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What's the point in writing a history book that only your family members could read? Not much. Yet that's the degree of visibility that Savannah River Site's most recent historical markers will get.

The markers, citing the vital role the "P" and "R" reactors played in winning the Cold War, won't be visible to the general public, because they're located in a protected area where only SRS workers can go.

Where's the sense in that? Presumably the site's workers already know about the reactors' history. It's the public and tourists who would be interested in learning about the reactors, built in the early 1950s, that for decades produced plutonium and tritium, elements critical to making the nuclear weapons which ensured that the Cold War never turned hot.

In the past, markers were placed along the nearest state highway, even if the highway was some distance from the site itself. More recently, markers have been erected at the site, and at least they are where visitors can see them, not fenced off like the "P" and "R" markers.

"We take care to preserve our history for future generations," says Elizabeth Johnson of the South Carolina Historic Preservation Office, "because what's been done here is important." We agree, and it also should be important enough to place the markers where the public can see and appreciate them.

We also agree with the recent letter to the editor penned by former longtime SRS employee Paul L. Cook, calling attention to the heroic patriotism of the thousands of workers who built and maintained what was then known as the Savannah River Plant at a time when the nuclear industry was in its infancy.

As Cook points out, in the early days "there were no 'cookbook recipes' for performing those dangerous and delicate tasks." Indeed, those workers were pioneers who wrote the first chapters in the industry's still-developing recipes of safety protocols.

Surely, markers should be erected in their honor, too -- at a place where people can see them.

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patriciathomas 03/25/08 - 08:03 am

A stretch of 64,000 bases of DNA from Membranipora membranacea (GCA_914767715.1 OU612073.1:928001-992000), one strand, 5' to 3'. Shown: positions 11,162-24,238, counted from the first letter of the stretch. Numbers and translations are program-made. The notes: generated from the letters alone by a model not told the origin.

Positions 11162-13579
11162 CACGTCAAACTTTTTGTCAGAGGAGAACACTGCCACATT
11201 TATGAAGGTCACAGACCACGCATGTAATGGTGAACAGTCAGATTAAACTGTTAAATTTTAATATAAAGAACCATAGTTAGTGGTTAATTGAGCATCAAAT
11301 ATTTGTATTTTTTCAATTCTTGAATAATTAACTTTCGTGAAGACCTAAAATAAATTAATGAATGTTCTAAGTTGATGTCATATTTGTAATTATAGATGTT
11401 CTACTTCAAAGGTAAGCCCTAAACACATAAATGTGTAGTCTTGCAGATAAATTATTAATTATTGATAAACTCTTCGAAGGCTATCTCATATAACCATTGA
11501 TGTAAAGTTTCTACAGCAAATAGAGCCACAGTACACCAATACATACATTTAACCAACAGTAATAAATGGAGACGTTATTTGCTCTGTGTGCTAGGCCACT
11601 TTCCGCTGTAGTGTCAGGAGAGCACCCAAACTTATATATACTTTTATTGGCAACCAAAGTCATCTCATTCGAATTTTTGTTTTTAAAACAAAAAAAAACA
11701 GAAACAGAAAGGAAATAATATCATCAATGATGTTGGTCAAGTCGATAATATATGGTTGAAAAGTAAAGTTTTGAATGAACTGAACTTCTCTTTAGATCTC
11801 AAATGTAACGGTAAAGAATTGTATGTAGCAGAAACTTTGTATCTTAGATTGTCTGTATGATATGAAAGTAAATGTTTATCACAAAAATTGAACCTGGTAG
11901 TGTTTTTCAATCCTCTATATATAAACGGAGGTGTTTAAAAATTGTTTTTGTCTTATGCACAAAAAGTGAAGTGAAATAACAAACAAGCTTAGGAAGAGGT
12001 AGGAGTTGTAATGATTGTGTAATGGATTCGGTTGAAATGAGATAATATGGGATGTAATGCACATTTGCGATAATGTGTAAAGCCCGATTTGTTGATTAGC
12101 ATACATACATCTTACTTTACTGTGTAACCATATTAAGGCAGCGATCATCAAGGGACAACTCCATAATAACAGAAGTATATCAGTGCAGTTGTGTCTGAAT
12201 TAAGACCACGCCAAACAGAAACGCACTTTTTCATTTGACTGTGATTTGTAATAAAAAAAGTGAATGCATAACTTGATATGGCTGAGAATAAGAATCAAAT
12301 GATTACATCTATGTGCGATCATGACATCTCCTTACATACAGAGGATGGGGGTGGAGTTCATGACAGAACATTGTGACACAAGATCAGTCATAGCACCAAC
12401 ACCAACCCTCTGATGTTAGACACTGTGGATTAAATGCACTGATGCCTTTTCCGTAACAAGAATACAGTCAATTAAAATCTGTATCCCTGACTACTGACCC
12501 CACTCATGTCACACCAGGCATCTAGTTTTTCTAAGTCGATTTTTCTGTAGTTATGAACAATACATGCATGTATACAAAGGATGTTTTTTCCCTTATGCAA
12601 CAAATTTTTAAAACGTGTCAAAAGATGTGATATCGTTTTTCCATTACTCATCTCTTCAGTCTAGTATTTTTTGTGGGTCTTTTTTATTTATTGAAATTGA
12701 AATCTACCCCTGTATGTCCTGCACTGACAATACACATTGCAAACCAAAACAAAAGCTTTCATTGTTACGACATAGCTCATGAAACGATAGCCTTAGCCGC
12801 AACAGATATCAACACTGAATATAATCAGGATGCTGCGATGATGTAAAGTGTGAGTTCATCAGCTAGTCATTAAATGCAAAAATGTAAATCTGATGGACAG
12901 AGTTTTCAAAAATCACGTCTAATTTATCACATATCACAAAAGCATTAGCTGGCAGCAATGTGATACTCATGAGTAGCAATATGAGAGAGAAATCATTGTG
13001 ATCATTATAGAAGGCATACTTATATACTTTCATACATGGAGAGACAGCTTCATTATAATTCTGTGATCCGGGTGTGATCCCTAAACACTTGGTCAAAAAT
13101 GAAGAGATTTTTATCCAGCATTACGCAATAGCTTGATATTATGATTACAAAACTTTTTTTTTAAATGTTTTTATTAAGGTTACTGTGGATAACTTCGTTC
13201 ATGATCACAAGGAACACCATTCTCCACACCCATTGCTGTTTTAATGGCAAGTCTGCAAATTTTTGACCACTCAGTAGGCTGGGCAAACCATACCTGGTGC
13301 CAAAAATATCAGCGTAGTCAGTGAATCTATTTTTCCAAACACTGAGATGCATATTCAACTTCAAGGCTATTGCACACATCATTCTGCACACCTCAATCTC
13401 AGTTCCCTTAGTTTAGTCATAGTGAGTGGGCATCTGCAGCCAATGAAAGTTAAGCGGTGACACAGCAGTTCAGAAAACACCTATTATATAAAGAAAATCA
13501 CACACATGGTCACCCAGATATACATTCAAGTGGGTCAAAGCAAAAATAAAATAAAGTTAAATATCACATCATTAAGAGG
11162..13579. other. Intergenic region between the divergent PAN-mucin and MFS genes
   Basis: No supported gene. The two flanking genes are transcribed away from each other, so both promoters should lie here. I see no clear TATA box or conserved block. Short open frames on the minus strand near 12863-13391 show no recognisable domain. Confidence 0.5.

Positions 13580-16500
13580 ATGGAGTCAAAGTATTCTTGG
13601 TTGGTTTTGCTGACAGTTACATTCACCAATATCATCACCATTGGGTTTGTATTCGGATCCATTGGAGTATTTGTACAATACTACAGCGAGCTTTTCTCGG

This is an odd article that

This is an odd article that seems to have no direction. What is the point trying to be made? Why is it in the editorial section?

Cordie 03/25/08 - 08:07 am
I would like to see the

I would like to see the markers. Since I live in Florida has a book been published or any other printed material available to former employees/

fd1962 03/25/08 - 08:51 am
You have finally begun to

You have finally begun to catch on to the essence of the Chronicle, Patricia: 'No Child Left Behind Journalism.' Watch for tomorrow's editorial proof of the existence of Santa.

HillGuy 03/25/08 - 02:48 pm
Is the editorial board trying

Is the editorial board trying to suggest that SRS is a tourist attraction? Please! Most of SRS is completely off limits to the general public, what is there to see anyway? Maybe the history of SRS could be better told in an exhibit at the Aiken County museum.

SCEagle Eye
SCEagle Eye 03/27/08 - 08:14 am
The P & R reactors produced

The P & R reactors produced much nuclear waste at the hands of SRP employees. That waste is still be dealing with and still costing huge sums of tax payer money. Can we thus assume that the patriotism of the original reactor operators has morphed into another type of lasting legacy that might not be so noble? Or, does the Chronicle believe that nuclear waste at SRS is by definition patriotic?

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